Joann is a software developer who specializes in automating repetitive tasks.
In a previous article, I showed you how to create boards, lists, and cards in Trello using Python and the Trello API. We read text files that contain to do lists and automatically exported them to our Trello board.
In this article, I will show you how we can apply this automation to real work scenarios. Work usually involves meetings and minutes are often sent via email. Action items are discussed and later on distributed to the attendees this way but in a sea of emails and heavy workloads, we sometimes:
- Forget to read it
- Find it tedious to transfer them to our to do lists manually
- Have trouble keeping track of which date those minutes are for
To solve these problems, we'll use the Gmail API together with the Trello API. We'll search for emails that have a specific subject, setup a template to identify where the action items are, and export those action items to Trello. This will allow us to manage our tasks efficiently.
I'm using Python 3.8.2 but you can use other versions. Some syntax could be different especially for Python 2 versions.
Trello API Key And Token
You need the key and token to connect and make requests to your Trello account. Sign in to your Trello account from the browser and follow the instructions to get your key and token. Take note of the your key and token.
Gmail API Client Configuration
Sign in to your Google account and go to Python Quickstart. Click the "Enable the Gmail API" button, select "Desktop app", and click the "Create" button. Download the client configuration as "credentials.json".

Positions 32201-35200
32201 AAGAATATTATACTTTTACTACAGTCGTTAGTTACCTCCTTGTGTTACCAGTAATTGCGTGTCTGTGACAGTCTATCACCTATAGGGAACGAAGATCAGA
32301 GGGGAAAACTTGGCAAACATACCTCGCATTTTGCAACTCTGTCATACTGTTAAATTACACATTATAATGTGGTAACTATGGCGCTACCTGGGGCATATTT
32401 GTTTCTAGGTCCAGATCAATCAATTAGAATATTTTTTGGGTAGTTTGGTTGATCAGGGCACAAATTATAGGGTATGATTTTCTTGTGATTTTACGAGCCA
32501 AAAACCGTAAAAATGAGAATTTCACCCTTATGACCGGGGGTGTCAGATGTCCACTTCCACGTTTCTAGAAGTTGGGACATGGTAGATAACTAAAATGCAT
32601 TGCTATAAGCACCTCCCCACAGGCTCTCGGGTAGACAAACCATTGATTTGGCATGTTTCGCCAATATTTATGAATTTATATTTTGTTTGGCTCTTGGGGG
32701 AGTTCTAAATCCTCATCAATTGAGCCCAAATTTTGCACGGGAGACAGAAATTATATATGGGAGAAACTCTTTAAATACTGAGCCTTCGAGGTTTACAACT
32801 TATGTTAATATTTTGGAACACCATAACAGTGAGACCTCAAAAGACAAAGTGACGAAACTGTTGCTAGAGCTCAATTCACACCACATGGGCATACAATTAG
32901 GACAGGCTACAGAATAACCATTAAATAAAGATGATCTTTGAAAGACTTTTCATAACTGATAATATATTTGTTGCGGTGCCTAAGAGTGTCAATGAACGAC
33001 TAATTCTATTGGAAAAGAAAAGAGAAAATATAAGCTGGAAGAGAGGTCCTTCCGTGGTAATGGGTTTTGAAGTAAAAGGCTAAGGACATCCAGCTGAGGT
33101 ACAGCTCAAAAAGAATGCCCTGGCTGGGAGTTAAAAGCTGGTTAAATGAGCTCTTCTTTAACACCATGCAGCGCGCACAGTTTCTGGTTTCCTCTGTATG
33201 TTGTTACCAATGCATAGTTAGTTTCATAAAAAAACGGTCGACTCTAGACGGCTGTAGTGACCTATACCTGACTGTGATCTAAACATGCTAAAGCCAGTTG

Before we dive into writing code, I want to show you how our project structure looks like so we can avoid confusion on where each script should go.
- The main.py file is the main script that we will run.
- The modules folder contains three files:
- The credentials.json file is downloaded from the Google Developers website.
- The gmail.py file contains the methods that will assist us in accessing, searching, and reading the emails we need from our Gmail account.
- The trello.py file contains the methods that will assist us in creating boards, lists, and cards in our Trello board.
- The requirements.txt file contains the libraries we need to make things work
- The settings.py file contains the configurations such as key, token, etc.
Create a "settings.py" file with similar contents as in the sample code below.
- email_address - Replace this with your Gmail email address.
- scopes - We'll only be reading emails so we can keep this as is.
- key - The key you get from Trello following the steps in the "Requirements" section above.
- token - The token you get from Trello following the steps in the "Requirements" section above.
- subject - The subject of the email we'll be looking for.
- item_start and item_end - The action items between these two will be retrieved and copied over to Trello.
Here's a list of the libraries we're gonna need. To install them, simply enter "pip install -r requirements.txt" in the command line.